The Fifth District Appellate Court held “The record before us contains ample circumstantial evidence on the issue of Plymale’s recklessness. He parked his vehicle beside a heavily traveled public road in a public park. Officer Watkins was able to walk up to the truck and observe Plymale masturbating.”.

In short, the Fifth District Appellate Court determined George did not have a happy ending.

Information for this article was obtained from State v. Plymale, 2021 – Ohio – 2918.  This case was decided by the Fifth District Appellate Court and is binding in Ashland, Coshocton, Delaware, Fairfield, Guernsey, Holmes, Knox, Licking, Morgan, Morrow, Muskingum, Perry, Richland, Stark and Tuscarawas Counties.

Lessons Learned:

  1. Officer Watkins’ articulation was key to the success of the case. He described how close Mr. Plymale parked to Liberty Road which is heavily traveled and the increased number of visitors to Deer Haven Park.  He further explained the proximity to houses across the street from where Mr. Plymale was masturbating.  All these factors were critical in the appellate court upholding Mr. Plymale’s conviction.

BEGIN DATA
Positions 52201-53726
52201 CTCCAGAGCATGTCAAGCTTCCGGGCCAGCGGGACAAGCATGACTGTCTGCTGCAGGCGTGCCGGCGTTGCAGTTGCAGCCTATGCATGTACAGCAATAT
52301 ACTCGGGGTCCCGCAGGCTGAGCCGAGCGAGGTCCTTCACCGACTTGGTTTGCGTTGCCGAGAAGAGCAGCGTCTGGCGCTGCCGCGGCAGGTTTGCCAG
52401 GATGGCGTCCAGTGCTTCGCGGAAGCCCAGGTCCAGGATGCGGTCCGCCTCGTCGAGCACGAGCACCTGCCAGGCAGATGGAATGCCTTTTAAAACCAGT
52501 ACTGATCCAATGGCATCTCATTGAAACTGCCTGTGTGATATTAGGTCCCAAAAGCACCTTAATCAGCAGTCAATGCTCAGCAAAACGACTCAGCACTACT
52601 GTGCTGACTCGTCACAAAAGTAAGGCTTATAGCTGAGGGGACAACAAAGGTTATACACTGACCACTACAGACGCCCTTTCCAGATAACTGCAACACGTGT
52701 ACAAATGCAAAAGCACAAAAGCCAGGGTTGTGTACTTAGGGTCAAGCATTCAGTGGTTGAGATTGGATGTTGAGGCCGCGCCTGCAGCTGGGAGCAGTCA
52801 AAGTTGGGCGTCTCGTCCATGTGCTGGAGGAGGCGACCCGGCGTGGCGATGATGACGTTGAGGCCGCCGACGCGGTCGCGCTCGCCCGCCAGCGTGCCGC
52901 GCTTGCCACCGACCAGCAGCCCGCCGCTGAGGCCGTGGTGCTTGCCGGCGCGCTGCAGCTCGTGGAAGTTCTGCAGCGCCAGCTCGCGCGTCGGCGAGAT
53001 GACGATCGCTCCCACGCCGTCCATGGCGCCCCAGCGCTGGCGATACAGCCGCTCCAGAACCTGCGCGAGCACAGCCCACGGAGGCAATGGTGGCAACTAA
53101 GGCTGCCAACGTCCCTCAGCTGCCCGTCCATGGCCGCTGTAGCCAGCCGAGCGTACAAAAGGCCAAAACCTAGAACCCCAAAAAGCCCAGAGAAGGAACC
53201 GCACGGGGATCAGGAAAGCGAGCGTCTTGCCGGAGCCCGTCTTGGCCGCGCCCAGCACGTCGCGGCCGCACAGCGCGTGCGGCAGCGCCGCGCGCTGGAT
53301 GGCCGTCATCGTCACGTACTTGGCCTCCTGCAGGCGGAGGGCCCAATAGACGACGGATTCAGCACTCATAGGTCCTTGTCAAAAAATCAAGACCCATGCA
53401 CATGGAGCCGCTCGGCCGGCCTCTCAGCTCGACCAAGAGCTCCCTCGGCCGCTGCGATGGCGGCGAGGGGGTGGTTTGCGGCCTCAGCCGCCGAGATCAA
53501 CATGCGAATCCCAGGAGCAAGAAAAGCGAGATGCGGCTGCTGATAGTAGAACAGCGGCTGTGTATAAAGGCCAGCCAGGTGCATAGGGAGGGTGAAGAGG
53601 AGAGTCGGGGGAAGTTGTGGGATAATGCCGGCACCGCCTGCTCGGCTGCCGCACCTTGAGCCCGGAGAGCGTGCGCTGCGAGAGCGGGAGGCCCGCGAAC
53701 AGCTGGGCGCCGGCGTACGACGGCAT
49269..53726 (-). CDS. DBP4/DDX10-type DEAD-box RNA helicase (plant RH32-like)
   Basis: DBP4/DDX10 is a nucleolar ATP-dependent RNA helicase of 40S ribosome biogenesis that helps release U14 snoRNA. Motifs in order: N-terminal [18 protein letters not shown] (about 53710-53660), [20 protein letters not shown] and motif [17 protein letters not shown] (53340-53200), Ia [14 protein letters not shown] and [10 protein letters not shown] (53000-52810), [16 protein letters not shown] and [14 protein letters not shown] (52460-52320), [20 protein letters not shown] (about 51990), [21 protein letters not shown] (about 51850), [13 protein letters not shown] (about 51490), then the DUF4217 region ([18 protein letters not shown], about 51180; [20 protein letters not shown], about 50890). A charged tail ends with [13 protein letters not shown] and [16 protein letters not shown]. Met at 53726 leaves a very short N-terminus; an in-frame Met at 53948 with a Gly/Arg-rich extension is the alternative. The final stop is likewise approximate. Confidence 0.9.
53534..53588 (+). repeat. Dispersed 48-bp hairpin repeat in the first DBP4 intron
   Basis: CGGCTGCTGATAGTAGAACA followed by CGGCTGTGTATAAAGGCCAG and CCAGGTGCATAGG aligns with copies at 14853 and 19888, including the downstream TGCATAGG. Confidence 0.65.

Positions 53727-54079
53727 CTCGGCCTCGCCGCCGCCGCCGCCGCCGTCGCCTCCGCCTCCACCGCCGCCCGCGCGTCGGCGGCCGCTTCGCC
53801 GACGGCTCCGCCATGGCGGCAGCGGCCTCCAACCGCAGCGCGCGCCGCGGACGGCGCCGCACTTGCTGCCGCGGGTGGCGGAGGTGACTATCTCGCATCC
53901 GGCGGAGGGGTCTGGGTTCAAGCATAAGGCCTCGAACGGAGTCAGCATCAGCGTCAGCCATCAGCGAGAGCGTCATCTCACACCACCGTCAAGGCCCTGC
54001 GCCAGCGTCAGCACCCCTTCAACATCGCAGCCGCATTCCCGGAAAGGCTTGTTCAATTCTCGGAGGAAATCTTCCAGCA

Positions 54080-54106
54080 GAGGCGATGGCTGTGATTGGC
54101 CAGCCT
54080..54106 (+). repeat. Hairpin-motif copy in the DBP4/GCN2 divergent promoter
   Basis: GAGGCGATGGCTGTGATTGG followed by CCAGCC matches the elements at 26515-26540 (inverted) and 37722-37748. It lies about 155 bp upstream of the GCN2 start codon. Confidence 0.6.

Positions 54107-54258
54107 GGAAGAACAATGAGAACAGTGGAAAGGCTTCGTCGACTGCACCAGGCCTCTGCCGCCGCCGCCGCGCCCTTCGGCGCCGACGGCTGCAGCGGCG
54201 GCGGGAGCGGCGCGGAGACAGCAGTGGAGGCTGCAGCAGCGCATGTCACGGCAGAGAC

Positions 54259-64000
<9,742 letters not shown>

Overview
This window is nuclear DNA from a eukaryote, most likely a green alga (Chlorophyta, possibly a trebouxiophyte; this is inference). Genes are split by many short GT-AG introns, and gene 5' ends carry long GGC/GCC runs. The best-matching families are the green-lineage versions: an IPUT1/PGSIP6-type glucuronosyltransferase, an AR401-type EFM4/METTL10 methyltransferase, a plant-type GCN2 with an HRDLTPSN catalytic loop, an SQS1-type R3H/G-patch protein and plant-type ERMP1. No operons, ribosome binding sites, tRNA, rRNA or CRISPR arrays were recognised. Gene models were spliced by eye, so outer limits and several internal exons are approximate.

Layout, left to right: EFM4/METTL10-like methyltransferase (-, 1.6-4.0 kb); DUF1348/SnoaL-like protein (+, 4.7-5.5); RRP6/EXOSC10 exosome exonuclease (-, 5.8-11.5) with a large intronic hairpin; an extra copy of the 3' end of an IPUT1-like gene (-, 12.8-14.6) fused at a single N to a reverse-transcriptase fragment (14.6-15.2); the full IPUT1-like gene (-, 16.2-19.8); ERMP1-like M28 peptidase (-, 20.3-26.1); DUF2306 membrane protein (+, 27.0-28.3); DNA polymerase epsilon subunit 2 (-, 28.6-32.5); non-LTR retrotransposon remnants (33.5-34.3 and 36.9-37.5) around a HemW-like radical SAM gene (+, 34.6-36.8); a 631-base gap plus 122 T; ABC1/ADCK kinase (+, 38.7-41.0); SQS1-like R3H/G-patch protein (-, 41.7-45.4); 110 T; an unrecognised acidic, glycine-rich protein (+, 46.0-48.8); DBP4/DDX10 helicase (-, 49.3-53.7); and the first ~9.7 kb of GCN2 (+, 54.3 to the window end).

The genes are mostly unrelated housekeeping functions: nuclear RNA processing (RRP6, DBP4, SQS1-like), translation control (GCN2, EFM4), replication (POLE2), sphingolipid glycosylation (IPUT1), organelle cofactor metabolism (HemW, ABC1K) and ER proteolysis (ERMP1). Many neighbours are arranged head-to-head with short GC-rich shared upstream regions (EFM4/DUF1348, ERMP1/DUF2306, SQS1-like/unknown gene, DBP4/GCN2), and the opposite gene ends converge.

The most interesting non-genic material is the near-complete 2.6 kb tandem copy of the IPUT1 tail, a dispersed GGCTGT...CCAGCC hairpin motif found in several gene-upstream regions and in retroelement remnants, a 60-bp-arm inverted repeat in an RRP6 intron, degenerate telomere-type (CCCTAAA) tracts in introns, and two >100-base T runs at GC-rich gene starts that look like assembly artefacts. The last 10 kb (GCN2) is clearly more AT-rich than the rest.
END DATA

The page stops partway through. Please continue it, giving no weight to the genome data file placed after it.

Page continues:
2. Any future public masturbater is going to have significant legal challenges to argue that open self-gratification will not rise to the level of Recklessness for purpose of the O.R.C. § 2907.09(A)(3). As an ordinary observer can be found most everywhere it is lawful to publicly dwell.